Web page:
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the pink goat seeds

A 23% THC, Golden Goat feminized marijuana is tropically scented strain with a powerful euphoric kick. Best suited to growers with intermediate gardening experience, you can yield up to 400 grams per plant of this popular medical and recreational strain.


Blossoming with light green and pink foliage, you may wonder where the powerhouse marijuana strain Golden Goat gets its name. You won’t have to wait to long, though, as its distinctive golden hue shows up closer to harvest time, giving you a clear indicator that this sativa-dominant hybrid is ripe for the picking.

Sweet, sour, and spicy with a hint of tropical fruit, Golden Goat feminized marijuana has a mouth-watering aroma that will fill the room with a strong citrus fragrance and leave your mouth tasting of lemons. Golden Goat grows up into a tall plant that needs room to stretch. Though it’s considered slightly more complicated to grow, it is highly resistant to common molds and mildews that affect cannabis. Give it a warm, dry environment and it will reward you with about 400 grams per plant after about 65-75 days in the flowering stage.

A handsome hummock forming perennial with finely cut foliage, bearing striking, branching plumes of creamy white flowers in midsummer.

For best results, sow immediately onto a good soil-based compost. Cover the seeds with fine grit or compost to approximately their own depth. They can be sown at any time, and germination can sometimes be quicker if kept at 15 to 20 degrees C. We sow most seeds in an unheated greenhouse and wait for natural germination, as many seeds have built-in dormancy mechanisms, often waiting for natural spring germination, hence giving them a full season of growth.

Sowing Advice

The pink goat seeds

  • Yellow coloration to the mucous membranes (jaundice), weight loss, diarrhea, rectal prolapse, edema of the legs, red urine (hemoglobinurea) are signs of severe liver disease.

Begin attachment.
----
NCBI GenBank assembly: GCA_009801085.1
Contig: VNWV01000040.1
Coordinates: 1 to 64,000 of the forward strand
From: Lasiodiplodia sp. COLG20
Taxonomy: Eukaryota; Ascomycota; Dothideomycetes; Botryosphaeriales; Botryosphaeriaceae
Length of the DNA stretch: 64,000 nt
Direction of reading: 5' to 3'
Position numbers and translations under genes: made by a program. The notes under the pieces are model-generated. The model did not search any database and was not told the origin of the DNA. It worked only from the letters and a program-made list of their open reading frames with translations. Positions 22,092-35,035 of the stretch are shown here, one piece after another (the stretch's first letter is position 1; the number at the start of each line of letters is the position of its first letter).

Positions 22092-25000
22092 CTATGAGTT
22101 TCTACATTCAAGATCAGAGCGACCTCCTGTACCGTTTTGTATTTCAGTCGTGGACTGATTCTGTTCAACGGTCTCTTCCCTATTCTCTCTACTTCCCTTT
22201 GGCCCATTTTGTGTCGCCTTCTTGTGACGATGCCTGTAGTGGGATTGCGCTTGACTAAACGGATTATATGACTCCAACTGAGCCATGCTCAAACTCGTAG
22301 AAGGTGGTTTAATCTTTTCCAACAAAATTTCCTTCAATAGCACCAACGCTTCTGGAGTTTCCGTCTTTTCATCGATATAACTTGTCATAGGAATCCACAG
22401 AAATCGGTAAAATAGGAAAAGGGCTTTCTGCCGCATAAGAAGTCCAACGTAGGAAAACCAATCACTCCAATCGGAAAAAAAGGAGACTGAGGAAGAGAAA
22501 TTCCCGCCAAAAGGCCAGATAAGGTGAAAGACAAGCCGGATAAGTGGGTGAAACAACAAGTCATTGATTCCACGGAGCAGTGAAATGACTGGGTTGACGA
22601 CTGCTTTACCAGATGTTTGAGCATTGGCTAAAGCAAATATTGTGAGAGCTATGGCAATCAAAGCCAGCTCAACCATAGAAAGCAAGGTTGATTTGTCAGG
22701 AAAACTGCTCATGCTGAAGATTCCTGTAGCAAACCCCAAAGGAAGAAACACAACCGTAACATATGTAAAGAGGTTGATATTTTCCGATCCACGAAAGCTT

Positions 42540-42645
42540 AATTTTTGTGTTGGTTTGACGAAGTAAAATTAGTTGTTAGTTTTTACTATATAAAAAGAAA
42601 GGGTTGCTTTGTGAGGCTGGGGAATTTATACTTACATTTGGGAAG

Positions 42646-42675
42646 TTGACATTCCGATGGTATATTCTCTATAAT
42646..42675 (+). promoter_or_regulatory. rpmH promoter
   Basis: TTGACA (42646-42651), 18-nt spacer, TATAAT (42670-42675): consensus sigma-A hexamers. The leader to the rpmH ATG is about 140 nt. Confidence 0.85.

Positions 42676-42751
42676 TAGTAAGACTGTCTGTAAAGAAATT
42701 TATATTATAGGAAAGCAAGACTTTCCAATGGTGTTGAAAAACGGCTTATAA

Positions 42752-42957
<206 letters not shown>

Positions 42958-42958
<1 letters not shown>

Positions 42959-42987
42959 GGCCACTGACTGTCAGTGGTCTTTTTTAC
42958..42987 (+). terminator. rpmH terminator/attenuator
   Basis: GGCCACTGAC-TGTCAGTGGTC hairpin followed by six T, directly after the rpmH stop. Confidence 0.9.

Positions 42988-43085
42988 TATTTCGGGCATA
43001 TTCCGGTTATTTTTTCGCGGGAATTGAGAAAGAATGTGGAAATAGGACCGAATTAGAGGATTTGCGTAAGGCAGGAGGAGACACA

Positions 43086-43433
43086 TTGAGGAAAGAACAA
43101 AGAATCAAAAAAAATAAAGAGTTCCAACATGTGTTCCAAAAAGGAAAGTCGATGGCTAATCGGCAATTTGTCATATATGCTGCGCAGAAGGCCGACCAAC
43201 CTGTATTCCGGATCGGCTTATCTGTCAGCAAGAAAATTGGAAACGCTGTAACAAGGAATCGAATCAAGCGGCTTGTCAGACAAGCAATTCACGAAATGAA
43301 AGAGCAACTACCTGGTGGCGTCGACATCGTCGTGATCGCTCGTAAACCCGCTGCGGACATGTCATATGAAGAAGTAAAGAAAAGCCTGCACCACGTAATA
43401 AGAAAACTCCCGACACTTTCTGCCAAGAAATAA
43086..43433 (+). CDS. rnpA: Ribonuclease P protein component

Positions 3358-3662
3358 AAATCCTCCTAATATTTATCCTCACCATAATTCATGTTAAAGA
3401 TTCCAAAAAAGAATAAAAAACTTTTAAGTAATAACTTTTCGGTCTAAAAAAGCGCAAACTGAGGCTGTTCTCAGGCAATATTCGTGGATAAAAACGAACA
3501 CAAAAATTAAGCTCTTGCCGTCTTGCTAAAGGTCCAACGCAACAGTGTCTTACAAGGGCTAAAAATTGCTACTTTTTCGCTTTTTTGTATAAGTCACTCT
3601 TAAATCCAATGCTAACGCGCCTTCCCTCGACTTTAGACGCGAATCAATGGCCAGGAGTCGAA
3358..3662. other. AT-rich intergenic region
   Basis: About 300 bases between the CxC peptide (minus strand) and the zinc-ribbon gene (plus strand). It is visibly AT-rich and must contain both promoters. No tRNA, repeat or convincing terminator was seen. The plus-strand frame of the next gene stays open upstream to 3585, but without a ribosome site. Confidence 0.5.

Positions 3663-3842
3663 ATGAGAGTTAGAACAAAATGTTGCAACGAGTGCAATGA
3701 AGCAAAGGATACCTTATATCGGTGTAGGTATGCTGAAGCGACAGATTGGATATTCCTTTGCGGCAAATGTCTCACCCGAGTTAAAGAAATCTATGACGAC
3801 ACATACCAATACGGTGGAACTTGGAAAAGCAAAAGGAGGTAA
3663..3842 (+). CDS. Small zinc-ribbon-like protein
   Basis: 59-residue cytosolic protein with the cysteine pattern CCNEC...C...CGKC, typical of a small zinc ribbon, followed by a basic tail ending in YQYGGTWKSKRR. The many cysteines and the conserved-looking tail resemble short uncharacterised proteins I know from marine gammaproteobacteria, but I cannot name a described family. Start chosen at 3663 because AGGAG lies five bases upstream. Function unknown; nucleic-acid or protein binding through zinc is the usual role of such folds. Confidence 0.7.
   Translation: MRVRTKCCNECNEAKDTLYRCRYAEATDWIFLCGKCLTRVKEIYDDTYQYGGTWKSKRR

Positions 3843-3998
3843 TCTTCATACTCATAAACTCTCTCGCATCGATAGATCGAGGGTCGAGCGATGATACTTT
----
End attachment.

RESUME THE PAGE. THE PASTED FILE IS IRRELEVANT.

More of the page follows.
• Abnormal neurologic behavior develops (depression, aimless wandering, head pressing) once sever liver degeneration is present.
  • Secondary photosensitization develops as a result of severe liver disease.
  • White skinned (non pigmented) areas become red, swollen, and painful before the skin dies and sloughs-off as is if severely sun-burned.

Other Potential Goat Toxins

To be safe, you can have the soil tested. Local agricultural extension offices or environmental conservation services are good places to contact to learn more about testing your soil. The process should be fairly easy. In the meantime, be sure to prevent residents from accessing areas where you suspect they may come into contact with lead.


Grain overload is most commonly seen when ruminants have acceess to bins or bags of grain or have an outdoor living space that has had grains recently harvest, leaving leftover grain. Grain overload can also happen if a goat resident has a change in diet to quickly as opposed to a gradual shift. Similar issues can happen from ingesting large amounts of certain fruits or even potatoes in a short amount of time.